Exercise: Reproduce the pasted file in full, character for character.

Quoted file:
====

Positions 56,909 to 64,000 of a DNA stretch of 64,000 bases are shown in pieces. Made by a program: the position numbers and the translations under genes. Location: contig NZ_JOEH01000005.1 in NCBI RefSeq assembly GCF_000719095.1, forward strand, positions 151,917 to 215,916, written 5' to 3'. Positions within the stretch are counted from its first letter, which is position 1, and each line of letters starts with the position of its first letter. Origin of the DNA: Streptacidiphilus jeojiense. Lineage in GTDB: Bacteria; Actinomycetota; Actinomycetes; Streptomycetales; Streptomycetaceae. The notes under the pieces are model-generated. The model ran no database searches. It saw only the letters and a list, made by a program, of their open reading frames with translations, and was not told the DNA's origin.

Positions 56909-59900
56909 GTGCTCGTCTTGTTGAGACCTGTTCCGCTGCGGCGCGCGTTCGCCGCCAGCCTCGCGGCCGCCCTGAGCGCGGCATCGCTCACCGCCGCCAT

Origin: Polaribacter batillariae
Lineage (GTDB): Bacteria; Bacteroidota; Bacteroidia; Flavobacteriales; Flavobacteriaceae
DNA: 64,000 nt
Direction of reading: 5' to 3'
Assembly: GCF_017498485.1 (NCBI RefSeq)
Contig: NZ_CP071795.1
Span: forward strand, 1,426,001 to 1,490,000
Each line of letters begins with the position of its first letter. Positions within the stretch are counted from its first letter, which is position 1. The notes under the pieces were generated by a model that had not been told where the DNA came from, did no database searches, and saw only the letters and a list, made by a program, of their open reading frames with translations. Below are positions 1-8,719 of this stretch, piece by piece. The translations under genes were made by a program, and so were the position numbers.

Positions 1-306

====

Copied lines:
Positions 56,909 to 64,000 of a DNA stretch of 64,000 bases are shown in pieces. Made by a program: the position numbers and the translations under genes. Location: contig NZ_JOEH01000005.1 in NCBI RefSeq assembly GCF_000719095.1, forward strand, positions 151,917 to 215,916, written 5' to 3'. Positions within the stretch are counted from its first letter, which is position 1, and each line of letters starts with the position of its first letter. Origin of the DNA: Streptacidiphilus jeojiense. Lineage in GTDB: Bacteria; Actinomycetota; Actinomycetes; Streptomycetales; Streptomycetaceae. The notes under the pieces are model-generated. The model ran no database searches. It saw only the letters and a list, made by a program, of their open reading frames with translations, and was not told the DNA's origin.

Positions 56909-59900
56909 GTGCTCGTCTTGTTGAGACCTGTTCCGCTGCGGCGCGCGTTCGCCGCCAGCCTCGCGGCCGCCCTGAGCGCGGCATCGCTCACCGCCGCCAT

Origin: Polaribacter batillariae
Lineage (GTDB): Bacteria; Bacteroidota; Bacteroidia; Flavobacteriales; Flavobacteriaceae
DNA: 64,000 nt
Direction of reading: 5' to 3'
Assembly: GCF_017498485.1 (NCBI RefSeq)
Contig: NZ_CP071795.1
Span: forward strand, 1,426,001 to 1,490,000
Each line of letters begins with the position of its first letter. Positions within the stretch are counted from its first letter, which is position 1. The notes under the pieces were generated by a model that had not been told where the DNA came from, did no database searches, and saw only the letters and a list, made by a program, of their open reading frames with translations. Below are positions 1-8,719 of this stretch, piece by piece. The translations under genes were made by a program, and so were the position numbers.

Positions 1-306